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Attenuated cholesterol metabolism pathway suppresses regulatory T cell development in prenatal nicotine exposed female mice

Wen, Xiao, Zhao, Wen-hao, Chen, Lan-zhou, Qu, Wen, Liu, Han-xiao, Yan, Hui-yi, Hou, Li-fang, Ping, Jie
Toxicology 2019 v.428 pp. 152309
ABC transporters, T-lymphocytes, animal models, autoimmune diseases, cholesterol, cholesterol homeostasis, females, mice, nicotine, progeny, small interfering RNA, thymocytes, transfection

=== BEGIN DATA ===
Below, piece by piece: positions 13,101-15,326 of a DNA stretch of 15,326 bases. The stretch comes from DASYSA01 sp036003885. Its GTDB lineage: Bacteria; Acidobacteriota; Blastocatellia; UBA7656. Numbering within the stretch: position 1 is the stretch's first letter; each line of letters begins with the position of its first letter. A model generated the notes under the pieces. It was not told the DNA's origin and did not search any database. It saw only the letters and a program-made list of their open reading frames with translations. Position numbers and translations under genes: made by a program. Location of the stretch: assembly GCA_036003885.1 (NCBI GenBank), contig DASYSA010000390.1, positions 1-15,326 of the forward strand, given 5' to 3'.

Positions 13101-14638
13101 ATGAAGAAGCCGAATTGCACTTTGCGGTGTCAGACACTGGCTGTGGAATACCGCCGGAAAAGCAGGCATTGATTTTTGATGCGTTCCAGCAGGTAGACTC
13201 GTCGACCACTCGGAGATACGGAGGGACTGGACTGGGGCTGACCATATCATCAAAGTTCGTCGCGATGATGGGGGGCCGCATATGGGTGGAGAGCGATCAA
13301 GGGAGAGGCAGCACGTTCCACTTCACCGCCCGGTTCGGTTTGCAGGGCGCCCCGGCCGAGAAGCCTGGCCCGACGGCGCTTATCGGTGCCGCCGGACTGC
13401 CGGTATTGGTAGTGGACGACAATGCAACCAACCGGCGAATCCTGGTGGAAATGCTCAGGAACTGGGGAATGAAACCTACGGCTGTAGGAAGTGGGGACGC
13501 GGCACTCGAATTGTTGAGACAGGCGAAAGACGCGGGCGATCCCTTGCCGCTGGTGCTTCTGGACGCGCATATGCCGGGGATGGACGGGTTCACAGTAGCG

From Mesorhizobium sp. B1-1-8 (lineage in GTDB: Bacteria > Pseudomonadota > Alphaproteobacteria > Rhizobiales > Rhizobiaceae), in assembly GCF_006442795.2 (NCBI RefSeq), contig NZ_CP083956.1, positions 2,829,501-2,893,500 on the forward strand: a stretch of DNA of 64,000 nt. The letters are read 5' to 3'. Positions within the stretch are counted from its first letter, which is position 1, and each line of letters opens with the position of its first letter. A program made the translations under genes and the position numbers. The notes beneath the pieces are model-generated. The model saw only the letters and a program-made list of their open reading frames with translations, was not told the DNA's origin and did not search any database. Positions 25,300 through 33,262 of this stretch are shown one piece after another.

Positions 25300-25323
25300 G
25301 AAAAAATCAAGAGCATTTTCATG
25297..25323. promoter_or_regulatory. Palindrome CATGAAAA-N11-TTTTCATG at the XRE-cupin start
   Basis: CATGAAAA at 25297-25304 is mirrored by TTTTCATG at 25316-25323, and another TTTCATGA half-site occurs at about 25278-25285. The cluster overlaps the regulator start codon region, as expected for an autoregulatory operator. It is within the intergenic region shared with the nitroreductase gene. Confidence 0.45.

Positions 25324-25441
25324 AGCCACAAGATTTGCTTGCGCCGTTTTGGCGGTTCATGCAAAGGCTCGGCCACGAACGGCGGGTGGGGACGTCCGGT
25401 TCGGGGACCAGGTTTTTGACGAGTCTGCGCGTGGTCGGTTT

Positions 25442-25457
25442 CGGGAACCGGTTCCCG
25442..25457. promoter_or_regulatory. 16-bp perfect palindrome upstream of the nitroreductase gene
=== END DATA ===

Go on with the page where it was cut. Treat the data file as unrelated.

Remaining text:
The recession of regulatory T cells (Tregs) contributes to development of autoimmune disease. Our previous study suggested that prenatal nicotine exposure (PNE) inhibited Tregs frequency in offspring, but the mechanisms are still uncertain. This study aimed to explore the molecular mechanisms of PNE-induced Tregs inhibition from the perspective of cellular cholesterol homeostasis both in vivo and in vitro. PNE mice model were established by 3 mg/kg/d nicotine administration in Balb/c strain from gestational day (GD) 9 to GD 18. The results showed that PNE significantly decreased thymic Tregs frequency in neonatal offspring. The activation of mTOR and downregulation of p-STAT5/Foxp3 pathway of Tregs were observed in PNE offspring. Mechanism study found that PNE elevated ATP-binding cassette transporter G1 (ABCG1) expression and decreased intracellular cholesterol content of Tregs in offspring, indicating impaired intracellular cholesterol homeostasis. Similar results were observed in 1 μM nicotine-treated primary thymocytes in vitro. Further, cholesterol-replenishment can abrogate nicotine-induced mTOR activation and the following suppression of p-STAT5/Foxp3 pathway and Tregs frequency. In addition, Abcg1 siRNA transfection can partly reverse the nicotine-decreased intracellular cholesterol content and cell frequency of Tregs. In conclusion, this study showed that PNE could suppress Tregs development in female mice by up-regulating ABCG1-dependent cholesterol efflux, and suggested that PNE-induced thymic Tregs recession of offspring at early life was the developmental origin mechanism of immune dysfunction in later life.